NEW YORK (PIX11) — Drug overdose deaths in New York City more than doubled between 2015 and 2021, according to the most recent Health Department data, with fentanyl blamed in 80% of the fatalities. In total, 2,668 New Yorkers died of drug overdoses in 2021.  

“We speculate all the time about reasons why the drug supply changes,” said Dr. Jonathan Giftos, assistant commissioner at the New York City Department of Health and Mental Hygiene, who leads the Bureau of Alcohol and Drug Use. “There’s an economics to the market that may drive some of these decisions.”

Money is certainly a key reason why fentanyl, a man-made opioid, emerged as the king of drugs in New York City and across the nation.

It can mimic the heroin high far more cheaply. Heroin is cultivated from the poppy plant and is much more costly to get from the ground to the marketplace.

When overdose rates started to skyrocket in the tri-state area in 2015 and 2016, fentanyl mixed into the heroin supply was the culprit. Now, fentanyl has largely erased heroin from the local street supply.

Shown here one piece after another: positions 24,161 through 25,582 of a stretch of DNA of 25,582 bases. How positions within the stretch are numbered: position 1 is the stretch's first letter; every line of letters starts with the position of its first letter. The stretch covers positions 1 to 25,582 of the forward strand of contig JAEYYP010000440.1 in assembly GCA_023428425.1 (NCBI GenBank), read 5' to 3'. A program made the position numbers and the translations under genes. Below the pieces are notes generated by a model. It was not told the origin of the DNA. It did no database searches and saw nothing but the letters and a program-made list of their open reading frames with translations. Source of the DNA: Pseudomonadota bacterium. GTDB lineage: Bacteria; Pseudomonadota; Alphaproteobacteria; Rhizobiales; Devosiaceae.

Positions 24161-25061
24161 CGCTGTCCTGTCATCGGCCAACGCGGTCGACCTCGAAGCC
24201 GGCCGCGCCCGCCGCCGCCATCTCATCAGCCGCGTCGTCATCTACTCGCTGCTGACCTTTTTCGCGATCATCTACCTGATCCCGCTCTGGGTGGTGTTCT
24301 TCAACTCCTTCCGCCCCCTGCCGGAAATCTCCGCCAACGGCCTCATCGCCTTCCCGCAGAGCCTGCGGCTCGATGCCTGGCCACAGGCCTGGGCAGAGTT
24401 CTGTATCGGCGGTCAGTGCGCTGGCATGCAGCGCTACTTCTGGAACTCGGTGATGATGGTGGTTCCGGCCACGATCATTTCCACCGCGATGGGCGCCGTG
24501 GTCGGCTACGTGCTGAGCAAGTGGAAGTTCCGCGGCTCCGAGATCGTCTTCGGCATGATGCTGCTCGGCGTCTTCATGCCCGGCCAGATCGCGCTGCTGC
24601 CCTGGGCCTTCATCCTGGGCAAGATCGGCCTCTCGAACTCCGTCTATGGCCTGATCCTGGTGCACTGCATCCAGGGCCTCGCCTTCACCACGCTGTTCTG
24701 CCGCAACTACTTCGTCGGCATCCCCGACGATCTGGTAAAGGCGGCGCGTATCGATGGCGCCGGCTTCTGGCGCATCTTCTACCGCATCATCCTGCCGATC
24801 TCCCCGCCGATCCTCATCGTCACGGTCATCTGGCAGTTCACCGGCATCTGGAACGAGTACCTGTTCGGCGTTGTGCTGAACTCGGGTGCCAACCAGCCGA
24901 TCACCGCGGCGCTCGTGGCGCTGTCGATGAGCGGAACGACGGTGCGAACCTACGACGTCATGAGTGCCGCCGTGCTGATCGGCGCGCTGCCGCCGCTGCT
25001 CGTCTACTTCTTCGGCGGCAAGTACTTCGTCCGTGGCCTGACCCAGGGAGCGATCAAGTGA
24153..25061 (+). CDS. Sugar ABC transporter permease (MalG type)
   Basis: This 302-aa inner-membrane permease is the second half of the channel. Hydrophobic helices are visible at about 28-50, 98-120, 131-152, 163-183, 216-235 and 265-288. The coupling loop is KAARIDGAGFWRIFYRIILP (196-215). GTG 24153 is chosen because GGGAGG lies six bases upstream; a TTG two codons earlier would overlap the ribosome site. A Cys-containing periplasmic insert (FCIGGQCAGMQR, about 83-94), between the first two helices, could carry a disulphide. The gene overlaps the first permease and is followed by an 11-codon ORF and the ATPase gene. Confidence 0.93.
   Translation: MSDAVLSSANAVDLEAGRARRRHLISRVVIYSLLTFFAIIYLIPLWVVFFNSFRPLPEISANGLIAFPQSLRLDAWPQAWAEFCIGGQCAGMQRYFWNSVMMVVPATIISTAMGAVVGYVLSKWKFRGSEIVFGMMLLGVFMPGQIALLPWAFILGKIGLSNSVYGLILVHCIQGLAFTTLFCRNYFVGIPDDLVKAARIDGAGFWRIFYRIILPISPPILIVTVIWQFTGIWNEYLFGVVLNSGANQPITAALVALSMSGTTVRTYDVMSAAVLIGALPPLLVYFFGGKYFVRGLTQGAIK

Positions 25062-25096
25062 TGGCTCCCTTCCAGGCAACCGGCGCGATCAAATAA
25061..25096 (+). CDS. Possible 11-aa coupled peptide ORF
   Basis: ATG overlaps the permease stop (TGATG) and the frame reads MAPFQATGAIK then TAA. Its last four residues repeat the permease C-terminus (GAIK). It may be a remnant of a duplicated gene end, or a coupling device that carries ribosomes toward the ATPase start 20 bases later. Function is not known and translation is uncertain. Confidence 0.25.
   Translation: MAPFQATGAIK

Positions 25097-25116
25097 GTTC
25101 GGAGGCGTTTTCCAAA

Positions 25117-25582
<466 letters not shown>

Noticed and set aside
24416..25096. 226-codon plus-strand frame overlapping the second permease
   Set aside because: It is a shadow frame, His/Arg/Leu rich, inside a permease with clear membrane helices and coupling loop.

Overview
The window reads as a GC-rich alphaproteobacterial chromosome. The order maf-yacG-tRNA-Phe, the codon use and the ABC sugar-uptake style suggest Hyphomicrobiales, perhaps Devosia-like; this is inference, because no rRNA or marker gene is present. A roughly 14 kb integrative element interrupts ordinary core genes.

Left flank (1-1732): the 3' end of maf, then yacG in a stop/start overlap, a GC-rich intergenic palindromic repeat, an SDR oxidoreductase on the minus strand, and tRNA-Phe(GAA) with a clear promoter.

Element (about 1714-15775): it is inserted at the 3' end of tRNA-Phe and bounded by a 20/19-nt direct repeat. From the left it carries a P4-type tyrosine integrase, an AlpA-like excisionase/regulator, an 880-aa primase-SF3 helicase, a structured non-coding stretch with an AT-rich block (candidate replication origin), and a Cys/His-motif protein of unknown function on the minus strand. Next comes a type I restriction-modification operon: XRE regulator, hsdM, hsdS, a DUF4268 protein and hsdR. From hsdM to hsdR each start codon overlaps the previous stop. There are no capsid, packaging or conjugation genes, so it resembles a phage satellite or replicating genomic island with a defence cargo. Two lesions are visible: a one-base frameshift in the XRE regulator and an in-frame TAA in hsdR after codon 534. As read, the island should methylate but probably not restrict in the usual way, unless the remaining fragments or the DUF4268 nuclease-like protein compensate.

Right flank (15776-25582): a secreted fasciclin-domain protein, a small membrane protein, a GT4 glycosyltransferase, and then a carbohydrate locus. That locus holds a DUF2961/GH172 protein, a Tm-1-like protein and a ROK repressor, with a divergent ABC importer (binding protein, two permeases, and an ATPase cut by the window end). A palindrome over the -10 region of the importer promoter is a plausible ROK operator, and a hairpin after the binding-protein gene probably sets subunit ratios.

“Right now, we really don’t call it heroin anymore,” Dr. Giftos observed. “It’s drugs sold as dope.”

In total, 1,071 overdose deaths in 2021 involved cocaine and fentanyl, with Black New Yorkers having the highest mortality rate, 26.2 deaths per 100,000 residents.

White New Yorkers had the lowest mortality rate from the mix of cocaine and fentanyl, 11.8 deaths per 100,000.

The emergence of the animal tranquilizer xylazine in the drug supply has received notice, with the Health Department sending out an advisory to medical providers last fall.

Dr. Giftos said nurses, doctors and first responders started noticing people who overdosed were staying sedated longer, after receiving the antidote naloxone, known as Narcan.

Xylazine “doesn’t respond to naloxone, and it may cause them to be sedated, sleepy, for a longer period of time,” Dr. Giftos noted.

Xylazine, known as “tranq,” is also causing major concern because of the unsightly sores it causes on people, causing some to lose fingers and limbs. It also increases the fatal overdose risk because it depresses the heart rate and respiration.

Dr. Giftos noted it’s important for people to use naloxone if they suspect someone is suffering an overdose because fentanyl is usually involved — and the antidote can reverse the effects of the opioid.